The total volume of sustainable investments increased across Germany, Austria and Switzerland over the course of 2018, according to research from the Forum Nachhaltige Geldanlagen (FNG).

FNG, which promotes sustainable investment in the DACH region, surveyed more than 150 investors and found that the application of ESG-integration and norm-based screening approaches surged significantly over the whole region when compared with the organisation’s previous report.

The survey showed an overall increase in the volume of sustainably invested assets by 50% to more than €474bn. 

In the report, FNG differentiated between sustainable and responsible investments: responsible investments were defined as industry entities adhering to certain standards at a company level, while sustainable investments were defined as products with ESG investment standards set down in writing.

The former amounted to just over €2.8bn, with this figure having grown by 6% year-on-year. 


Credit: Erich Westendarp

Switzerland accounted for 77 investors and €219bn of assets in FNG’s survey

Across the DACH region, the volume invested in sustainable investment funds increased more significantly than that in specialist investment mandates for institutional investments.

Investment funds amounted to €223.6bn (up by 88%), while mandates accounted for €162.6bn (up by 38%). The remainder was invested by specialist banks or in individual client portfolios. Overall, institutional investors made up by far the largest share of institutional investors in the sustainable segment.

At a press conference in Vienna, Wolfgang Pinner, head of FNG Austria, pointed out the increase was also down to the fact that more and larger institutional investors – mainly from the insurance sector – took part in the survey this year.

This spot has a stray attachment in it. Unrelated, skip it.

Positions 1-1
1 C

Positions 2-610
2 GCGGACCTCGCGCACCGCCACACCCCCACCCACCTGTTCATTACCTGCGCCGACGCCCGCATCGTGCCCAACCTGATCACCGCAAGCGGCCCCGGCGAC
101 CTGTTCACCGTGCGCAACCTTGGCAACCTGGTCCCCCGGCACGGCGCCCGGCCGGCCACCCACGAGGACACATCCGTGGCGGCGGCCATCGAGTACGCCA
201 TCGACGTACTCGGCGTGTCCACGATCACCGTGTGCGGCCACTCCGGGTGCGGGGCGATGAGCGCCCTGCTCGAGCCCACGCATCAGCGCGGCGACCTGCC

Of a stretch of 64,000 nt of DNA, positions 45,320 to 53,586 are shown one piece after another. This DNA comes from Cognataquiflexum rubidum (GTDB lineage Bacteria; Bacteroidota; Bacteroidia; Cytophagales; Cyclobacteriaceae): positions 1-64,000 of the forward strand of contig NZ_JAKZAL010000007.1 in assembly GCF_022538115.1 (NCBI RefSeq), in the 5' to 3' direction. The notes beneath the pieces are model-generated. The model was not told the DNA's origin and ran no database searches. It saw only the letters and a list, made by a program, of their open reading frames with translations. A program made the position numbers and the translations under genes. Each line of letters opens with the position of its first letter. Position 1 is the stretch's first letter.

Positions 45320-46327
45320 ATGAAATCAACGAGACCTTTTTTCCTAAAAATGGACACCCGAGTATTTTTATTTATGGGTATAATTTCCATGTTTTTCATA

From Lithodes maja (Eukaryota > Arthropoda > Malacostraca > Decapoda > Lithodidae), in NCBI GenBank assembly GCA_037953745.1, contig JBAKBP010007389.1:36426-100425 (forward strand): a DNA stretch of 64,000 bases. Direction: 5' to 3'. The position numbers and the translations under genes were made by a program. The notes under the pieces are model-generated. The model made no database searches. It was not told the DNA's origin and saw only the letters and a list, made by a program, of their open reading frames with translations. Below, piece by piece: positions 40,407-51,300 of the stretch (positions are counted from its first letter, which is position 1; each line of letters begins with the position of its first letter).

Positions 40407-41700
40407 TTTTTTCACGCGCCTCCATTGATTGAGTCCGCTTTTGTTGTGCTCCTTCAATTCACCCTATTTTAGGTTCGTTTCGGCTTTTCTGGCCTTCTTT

FNG’s latest annual sustainable investment market report is available here (in German).

Source: FNG survey
Country Investors surveyed Assets 
Austria  23 €21bn
Germany  58 €233bn
Switzerland  77 €219bn
Total  158 €474bn

Different styles

The report tracked the application of various ESG investment approaches, including exclusion criteria, best-in-class, norm-based screening, engagement, ESG integration, shareholder voting, impact investment and themed sustainability funds.

The application of these styles varied from country to country, but Pinner said “very often several of these approaches are combined” by investors or asset managers.

German flag

German investors preferred exclusion-based approaches to ESG investing

Throughout the region, ESG integration and norm-based screenings saw the highest growth by assets, almost doubling the volume of assets invested according to those styles year-on-year.

In Germany, exclusions were still the most widely used approach, applied to more than half of all sustainable investments in the country. Norm-based screening, ESG-integration and engagement were applied to around €100bn of sustainable investments.

In Switzerland, ESG-integration and norm-based screening took the lead, being applied to almost €200bn and €175bn respectively.

In all three countries impact investment and sustainable-themed funds were at the bottom of the list, with only minor levels of application.

Austrian flag

Austrian asset owners mainly used excluson criteria and ‘best in class’ approaches

For Austria, FNG reported a significant level of best-in-class investment approaches, only rivalled by exclusion-based strategies. Both approaches were applied to almost all sustainable investments surveyed for the report.

Pinner said: “Well-done best-in-class approaches amount to a detailed sustainability analysis of an industry.”

He added: “In many cases ESG-integration is the strategy used by asset managers approaching sustainable investments for the first time.”

However, Pinner emphasised that with all styles the most important aspect was how they were applied and how the data behind them was analysed. “Depending on how it is done it can be very profound or very superficial,” he said.

Across the DACH region, carbon has become the most-applied exclusion criteria this year. Pinner put this down to the general rise in climate awareness but added that social criteria such as human rights and labour rights consistently remained on investor’s exclusion lists.